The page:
This article is aimed at Christians but also provides a rich overview on scrupulosity. It was written by Ted Witzig, Jr., PhD and was graciously allowed to be reproduced in its entirety. I first met Dr. Witzig at IOCDF conferences. He is compassionate, intelligent, and provides some of the best overviews I’ve seen with OCD in general and scrupulosity in particular. I hope you enjoy,
~Justin K. Hughes, MA, LPC
The ‘Overactive Conscience’ Part 1 – Introduction
An Introduction to the Over-Active Conscience
At times in life, all of us go through times of spiritual struggle such as dealing with guilt, doubt, or confusion. While there can be numerous reasons for these experiences, they are commonly due to:
- Dealing with circumstances that are painful and difficult to understand (e.g., the death of a child)
- Times when we have not been diligent in the Word, prayer, attending church, etc.
- Times when we have not dealt with a “heart” issue such as pride, un-confessed sin, etc.
- Times when we do not understand Scripture well enough to discern how it applies to our lives.
While at some time or another all of us have experienced the things listed above, a smaller percentage of individuals deal with anxiety about spiritual matters that extends beyond what is commonly experienced. While these individuals may initially appear to have concerns similar to those of most people; upon closer examination, it becomes evident that they are dealing with a mental health issue that has become intertwined in their spiritual beliefs.
Please note: This article is not intended to suggest that having a spiritual struggle automatically means someone needs treatment by a mental health professional.
SCRUPULOSITY [Pronounced: skroo-pyuh-los-i-tee] is a word that many people have never heard before. However, as you read through the case vignettes below, you will see that you have probably encountered scrupulosity either in yourself or someone that you know. While all of the cases below describe situations commonly dealt with at Apostolic Christian Counseling & Family Services, in order to protect the confidentiality of our clients, all of the cases below are fictional composites.
Case #1 “I didn’t repent right.” A 60-year-old brother, who has served the Lord faithfully for decades, is tortured by the unrelenting thought that he “didn’t repent right” over 40 years ago. He has discussed his concerns with his elder (and other elders) on dozens of occasions, but still does not feel relief. Even though all the elder brothers have assured him that there is no need for him to worry, he cannot escape the thoughts and has become deeply depressed.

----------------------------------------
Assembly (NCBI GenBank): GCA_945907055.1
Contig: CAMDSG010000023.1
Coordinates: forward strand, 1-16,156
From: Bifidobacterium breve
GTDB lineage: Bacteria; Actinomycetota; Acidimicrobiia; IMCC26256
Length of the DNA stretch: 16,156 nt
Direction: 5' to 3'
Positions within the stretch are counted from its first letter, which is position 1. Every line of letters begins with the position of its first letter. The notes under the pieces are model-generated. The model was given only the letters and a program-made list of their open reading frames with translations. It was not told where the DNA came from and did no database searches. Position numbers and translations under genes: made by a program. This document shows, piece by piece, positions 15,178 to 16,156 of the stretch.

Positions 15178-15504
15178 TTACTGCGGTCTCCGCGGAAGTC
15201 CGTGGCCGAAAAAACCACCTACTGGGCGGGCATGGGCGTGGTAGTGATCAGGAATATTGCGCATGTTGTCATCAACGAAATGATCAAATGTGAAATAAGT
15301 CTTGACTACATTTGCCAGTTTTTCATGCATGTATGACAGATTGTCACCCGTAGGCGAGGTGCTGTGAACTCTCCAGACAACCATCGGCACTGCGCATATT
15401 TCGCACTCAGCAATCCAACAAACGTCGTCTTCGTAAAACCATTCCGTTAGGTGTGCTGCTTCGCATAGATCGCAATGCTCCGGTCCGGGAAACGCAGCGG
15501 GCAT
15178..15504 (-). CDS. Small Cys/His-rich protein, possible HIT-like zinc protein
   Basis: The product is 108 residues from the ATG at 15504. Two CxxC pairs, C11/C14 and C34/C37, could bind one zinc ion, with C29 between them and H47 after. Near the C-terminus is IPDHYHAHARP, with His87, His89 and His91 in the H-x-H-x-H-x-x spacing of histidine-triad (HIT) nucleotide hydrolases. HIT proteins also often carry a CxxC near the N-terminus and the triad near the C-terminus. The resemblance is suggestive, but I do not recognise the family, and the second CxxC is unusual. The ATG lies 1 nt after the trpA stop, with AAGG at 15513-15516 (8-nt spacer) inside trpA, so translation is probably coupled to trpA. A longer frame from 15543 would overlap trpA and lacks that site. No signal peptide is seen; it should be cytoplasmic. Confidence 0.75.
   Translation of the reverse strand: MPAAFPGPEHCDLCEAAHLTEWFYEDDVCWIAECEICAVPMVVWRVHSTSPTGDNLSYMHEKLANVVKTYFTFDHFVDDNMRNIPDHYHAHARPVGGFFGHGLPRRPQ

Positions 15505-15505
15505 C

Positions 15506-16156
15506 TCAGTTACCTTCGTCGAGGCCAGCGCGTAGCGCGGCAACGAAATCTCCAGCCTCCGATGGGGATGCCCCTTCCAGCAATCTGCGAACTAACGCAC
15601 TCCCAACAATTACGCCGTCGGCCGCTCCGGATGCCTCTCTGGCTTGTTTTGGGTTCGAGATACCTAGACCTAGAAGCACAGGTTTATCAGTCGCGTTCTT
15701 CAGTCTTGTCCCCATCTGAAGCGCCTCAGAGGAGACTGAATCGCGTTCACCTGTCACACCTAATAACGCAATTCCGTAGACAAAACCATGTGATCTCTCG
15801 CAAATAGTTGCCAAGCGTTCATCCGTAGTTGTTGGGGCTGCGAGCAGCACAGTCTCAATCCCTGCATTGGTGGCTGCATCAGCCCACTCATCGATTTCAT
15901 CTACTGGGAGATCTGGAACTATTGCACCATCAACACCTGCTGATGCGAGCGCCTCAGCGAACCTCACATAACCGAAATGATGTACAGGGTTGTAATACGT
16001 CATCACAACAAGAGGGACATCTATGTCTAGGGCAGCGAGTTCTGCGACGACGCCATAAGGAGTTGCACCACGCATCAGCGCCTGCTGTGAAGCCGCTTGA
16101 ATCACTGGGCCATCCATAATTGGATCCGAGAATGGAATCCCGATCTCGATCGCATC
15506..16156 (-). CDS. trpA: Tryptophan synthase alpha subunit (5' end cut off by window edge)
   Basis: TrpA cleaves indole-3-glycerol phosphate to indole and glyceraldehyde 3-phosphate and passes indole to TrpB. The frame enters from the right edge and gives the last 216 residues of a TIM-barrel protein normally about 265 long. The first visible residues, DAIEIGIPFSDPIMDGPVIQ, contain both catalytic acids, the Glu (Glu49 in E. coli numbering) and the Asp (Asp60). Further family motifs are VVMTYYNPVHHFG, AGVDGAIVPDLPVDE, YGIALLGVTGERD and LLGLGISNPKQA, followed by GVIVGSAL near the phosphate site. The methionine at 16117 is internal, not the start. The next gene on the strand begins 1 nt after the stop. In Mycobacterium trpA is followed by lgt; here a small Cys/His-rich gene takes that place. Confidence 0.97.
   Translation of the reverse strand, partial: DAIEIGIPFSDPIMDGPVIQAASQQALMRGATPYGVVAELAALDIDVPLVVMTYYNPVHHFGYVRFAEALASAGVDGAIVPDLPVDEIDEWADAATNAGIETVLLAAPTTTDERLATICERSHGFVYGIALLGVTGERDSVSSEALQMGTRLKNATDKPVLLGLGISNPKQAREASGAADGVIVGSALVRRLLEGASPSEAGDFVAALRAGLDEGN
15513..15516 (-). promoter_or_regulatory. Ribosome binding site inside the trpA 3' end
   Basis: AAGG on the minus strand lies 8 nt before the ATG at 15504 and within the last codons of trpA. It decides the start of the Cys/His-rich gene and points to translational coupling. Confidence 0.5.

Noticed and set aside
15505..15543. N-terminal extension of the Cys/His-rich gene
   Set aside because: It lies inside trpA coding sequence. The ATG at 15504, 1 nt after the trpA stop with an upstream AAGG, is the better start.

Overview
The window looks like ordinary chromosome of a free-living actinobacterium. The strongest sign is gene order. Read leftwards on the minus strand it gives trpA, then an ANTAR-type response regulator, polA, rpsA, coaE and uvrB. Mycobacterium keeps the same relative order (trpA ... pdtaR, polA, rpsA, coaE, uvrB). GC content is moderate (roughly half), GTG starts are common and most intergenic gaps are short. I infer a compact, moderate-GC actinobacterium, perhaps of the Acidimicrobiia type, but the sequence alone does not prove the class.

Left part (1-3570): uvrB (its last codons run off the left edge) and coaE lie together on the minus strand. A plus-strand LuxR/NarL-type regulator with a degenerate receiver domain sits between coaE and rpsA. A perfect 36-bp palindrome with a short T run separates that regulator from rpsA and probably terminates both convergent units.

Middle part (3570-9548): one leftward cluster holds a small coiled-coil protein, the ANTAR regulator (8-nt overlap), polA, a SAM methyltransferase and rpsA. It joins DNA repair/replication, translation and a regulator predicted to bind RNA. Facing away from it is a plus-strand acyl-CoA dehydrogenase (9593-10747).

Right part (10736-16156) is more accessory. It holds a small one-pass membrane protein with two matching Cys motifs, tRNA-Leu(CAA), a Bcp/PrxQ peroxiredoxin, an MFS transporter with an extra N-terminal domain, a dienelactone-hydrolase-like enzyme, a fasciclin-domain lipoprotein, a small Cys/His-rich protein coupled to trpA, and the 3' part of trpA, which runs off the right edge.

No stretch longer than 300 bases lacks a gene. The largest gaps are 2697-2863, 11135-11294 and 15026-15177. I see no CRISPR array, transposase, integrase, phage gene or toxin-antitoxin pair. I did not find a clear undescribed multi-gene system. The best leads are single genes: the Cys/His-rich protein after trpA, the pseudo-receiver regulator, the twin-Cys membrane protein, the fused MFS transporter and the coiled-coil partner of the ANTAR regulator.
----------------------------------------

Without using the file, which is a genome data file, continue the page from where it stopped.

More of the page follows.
Case #2 “I can’t feel peace.” A young convert struggles with the concept of “having peace” prior to her baptism. While her parents, friends, and elder all believe that she is ready to proceed with her testimony (on the basis of her faith, knowledge of the Word, and converted lifestyle), she just doesn’t “feel right” about it. She knows of no un-confessed sin or unfinished restitution that would prevent her from moving forward. However, every time she starts to feel peaceful she is quickly overwhelmed by doubt, worry, and fear that she might not “have peace.”
Case #3 “I have blasphemous thoughts.” A middle-aged sister is praying by her bedside and is asking the Lord for wisdom and guidance in her life. All of a sudden the thought, “maybe I am actually praying to Satan,” flashes across her mind. She tries to undo the thought in her head by repeating to herself, “in Jesus’ name I pray; in Jesus’ name I pray; in Jesus’ name I pray” over and over. The more she tries to block out or undo the thoughts, the more distressed she becomes. Eventually, she is constantly bombarded by these “blasphemous thoughts.”
Case #4 “I feel unworthy to take communion.” Each year, just prior to communion, a sister becomes anxious and frantic in her attempt to make sure that she is pure and won’t take communion unworthily. She repeatedly worries that she might have “offended” someone, but isn’t sure who or when this might have happened. The closer it gets to communion, the more possible “offenses” or “sins” flood her mind. Her solution is to call all of the people that she can think of that she might have offended in some way. Each time she talks to someone about her concerns, she gets the same response: the people report that the issues she is bringing up are so small and insignificant that they never even noticed. The night of communion the sister attends, but does not partake, because she is worried that she might have forgotten to go back to someone, even though she doesn’t know who that would be.
Case #5 “I need to confess… again.” A brother goes to visit his elder to confess… again. The elder kindly asks what is on his mind. The elder is surprised to find that the issue is exactly the same thing that the brother has confessed time and time again. The brother says, “When I was here the last time, I think I might have left something out. I don’t think I did, but I want to be sure.” The elder has heard this exact confession many times and, again, tells the brother that God has forgiven him and that he should move on and stop worrying about it. The brother leaves the elder’s house feeling relieved. One week later, the brother goes to see the elder again and confesses the very same thing.